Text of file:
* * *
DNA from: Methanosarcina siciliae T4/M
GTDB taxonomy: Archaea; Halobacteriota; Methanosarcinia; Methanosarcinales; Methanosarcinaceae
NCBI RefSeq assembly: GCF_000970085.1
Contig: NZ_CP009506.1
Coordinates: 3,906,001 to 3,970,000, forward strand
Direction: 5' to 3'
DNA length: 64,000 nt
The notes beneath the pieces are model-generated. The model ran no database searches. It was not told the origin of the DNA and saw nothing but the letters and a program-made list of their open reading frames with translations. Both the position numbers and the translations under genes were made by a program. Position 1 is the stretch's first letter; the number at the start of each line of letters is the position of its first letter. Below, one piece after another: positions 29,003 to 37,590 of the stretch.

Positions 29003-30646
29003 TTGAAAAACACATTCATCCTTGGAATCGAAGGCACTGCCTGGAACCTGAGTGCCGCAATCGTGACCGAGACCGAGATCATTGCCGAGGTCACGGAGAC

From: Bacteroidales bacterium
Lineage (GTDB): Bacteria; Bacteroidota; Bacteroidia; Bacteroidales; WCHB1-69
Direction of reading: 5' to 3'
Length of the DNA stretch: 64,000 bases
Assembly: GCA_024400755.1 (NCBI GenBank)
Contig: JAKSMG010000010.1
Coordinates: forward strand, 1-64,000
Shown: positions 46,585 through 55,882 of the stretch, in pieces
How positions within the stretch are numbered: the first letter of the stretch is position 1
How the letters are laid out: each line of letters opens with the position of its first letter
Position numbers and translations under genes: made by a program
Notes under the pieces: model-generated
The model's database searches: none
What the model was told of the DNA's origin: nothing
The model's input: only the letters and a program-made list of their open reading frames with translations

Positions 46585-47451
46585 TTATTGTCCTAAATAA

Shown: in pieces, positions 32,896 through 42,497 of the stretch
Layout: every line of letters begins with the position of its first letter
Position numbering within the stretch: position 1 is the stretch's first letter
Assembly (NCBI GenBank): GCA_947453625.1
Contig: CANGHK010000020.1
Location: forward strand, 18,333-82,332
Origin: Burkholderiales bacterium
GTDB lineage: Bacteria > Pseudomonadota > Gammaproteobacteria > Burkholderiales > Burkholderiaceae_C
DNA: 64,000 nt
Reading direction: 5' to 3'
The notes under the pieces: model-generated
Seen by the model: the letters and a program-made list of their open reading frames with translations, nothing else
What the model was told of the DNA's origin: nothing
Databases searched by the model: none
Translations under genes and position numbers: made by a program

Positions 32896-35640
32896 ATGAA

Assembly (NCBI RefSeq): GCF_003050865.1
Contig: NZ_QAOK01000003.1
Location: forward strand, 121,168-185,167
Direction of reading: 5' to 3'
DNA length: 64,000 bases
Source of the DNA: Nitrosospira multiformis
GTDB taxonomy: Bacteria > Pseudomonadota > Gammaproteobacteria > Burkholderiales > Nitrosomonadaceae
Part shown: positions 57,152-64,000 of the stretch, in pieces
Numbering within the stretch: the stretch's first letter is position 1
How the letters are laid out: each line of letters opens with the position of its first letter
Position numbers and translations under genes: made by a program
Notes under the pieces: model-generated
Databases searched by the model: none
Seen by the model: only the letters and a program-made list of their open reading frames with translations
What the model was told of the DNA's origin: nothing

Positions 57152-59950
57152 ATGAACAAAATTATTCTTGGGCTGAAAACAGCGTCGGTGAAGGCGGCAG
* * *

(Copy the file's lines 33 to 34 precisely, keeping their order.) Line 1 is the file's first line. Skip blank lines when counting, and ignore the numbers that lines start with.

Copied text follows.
Location: forward strand, 18,333-82,332
Origin: Burkholderiales bacterium